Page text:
Meet Aurora, The Creativity Behind The Craft

A few weeks ago I wrote about the Honduran potters who make eye-catching ceramic beads for Bambootique’s jewelry. Today I’d like to introduce Aurora, whose hands touch every piece by turning the beads into wearable worksaurora_for_web of art.

I don’t know a lot about Aurora. She is quiet, small and probably in her late 40s. She sits daily at a large table in a cramped room at ACTA de Honduras’ headquarters in Tegucigalpa.  The room is full of natural light, even on the cloudy day I visited. No space is wasted in this room full of product samples and drawers and shelves dripping in beads.

She shyly told me a little about herself when we met last month. She told me about her four children, the oldest trying to figure out how to pay for university. She told me how she moved to Tegus from her village a few hours away so her children could go to school and she’d have work. She told me about how she likes to go back to her village, as Tegus will never be home. And she told me how she enjoys making each piece of jewelry by hand, expressing both her artistic abilities and those of her colleagues who handmake each bead.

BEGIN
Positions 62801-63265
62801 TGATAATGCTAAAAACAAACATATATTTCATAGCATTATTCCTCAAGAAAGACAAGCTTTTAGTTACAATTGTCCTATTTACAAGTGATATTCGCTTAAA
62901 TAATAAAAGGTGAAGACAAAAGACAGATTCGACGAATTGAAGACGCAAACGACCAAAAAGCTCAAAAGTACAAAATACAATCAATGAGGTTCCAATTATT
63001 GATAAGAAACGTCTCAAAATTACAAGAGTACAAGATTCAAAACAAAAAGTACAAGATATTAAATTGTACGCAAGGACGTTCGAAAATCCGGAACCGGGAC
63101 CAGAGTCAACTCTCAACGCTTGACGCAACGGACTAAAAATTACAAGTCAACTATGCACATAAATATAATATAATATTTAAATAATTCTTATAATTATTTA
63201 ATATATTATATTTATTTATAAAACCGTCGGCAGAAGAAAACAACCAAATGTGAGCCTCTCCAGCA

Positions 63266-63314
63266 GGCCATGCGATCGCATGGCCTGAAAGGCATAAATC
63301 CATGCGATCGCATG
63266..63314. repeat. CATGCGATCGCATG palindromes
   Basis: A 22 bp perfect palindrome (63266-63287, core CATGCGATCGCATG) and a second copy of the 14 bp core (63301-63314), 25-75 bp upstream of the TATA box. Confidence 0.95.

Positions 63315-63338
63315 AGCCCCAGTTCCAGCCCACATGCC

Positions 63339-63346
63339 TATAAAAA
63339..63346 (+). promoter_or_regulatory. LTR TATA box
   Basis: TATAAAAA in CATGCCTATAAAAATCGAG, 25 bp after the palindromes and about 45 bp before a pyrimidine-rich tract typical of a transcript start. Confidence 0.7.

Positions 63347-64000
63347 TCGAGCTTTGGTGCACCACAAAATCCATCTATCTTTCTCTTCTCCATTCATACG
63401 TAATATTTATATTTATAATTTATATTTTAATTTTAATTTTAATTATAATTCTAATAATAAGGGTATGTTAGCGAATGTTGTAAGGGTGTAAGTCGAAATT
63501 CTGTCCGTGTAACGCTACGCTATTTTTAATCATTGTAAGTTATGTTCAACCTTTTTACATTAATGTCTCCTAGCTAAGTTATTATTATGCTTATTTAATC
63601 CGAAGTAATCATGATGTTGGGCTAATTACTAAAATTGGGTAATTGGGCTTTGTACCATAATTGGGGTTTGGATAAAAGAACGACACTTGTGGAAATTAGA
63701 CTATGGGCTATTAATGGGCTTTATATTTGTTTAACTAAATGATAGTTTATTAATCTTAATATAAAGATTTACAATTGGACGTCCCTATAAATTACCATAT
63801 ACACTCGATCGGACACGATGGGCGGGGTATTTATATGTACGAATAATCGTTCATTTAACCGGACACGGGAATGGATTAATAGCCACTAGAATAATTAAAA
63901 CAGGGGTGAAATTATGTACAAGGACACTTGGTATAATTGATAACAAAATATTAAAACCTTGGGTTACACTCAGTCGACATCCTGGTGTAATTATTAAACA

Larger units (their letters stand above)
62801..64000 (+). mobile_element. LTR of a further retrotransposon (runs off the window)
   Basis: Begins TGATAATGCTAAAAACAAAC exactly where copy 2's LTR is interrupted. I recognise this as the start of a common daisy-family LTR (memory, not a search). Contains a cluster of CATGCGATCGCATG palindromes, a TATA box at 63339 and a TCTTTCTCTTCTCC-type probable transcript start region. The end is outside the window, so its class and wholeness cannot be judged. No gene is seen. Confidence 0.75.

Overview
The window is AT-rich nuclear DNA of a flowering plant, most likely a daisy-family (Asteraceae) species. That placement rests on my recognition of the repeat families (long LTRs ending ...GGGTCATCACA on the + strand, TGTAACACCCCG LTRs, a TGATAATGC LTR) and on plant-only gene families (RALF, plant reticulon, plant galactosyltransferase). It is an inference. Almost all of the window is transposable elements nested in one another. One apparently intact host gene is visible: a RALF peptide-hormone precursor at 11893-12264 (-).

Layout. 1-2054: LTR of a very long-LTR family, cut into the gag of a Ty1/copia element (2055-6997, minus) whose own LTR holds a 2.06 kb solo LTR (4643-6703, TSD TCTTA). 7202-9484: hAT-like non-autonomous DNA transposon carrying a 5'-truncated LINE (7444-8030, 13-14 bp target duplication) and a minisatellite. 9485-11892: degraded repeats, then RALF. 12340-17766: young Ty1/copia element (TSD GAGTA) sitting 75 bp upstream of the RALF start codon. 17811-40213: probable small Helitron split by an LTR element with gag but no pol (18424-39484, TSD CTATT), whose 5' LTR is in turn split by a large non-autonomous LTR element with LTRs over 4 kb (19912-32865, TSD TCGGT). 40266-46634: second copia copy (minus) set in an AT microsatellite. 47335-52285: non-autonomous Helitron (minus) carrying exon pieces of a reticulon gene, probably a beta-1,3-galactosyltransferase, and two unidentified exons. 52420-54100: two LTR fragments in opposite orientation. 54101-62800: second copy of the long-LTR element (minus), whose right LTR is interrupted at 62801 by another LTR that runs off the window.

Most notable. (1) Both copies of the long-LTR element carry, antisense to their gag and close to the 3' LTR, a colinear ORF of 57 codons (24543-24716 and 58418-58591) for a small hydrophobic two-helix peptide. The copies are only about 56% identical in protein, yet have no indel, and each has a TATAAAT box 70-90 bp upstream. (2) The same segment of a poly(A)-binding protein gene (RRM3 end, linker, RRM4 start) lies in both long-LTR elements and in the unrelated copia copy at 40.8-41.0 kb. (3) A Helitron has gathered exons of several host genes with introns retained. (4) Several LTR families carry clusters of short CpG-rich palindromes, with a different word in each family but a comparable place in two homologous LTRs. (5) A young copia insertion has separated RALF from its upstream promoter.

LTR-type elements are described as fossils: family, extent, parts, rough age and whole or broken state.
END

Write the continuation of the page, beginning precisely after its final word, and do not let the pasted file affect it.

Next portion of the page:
I love this jewelry from Honduras because of the contrast between the rough beauty of beads made from earth with fashion forward designs.  Aurora is a humble woman whose life revolves around family, work and traditions. She wasn’t wearing any of the jewelry she makes the day we met, and I doubt she ever does. But she smiled while she worked and seemed to truly enjoy what she was doing. Into each necklace or earring she shares a little of her people’s traditions with us. For that gift I am grateful.


Aurora showing me how she chooses beads for a necklace.


Cascada Tres Hilos Necklace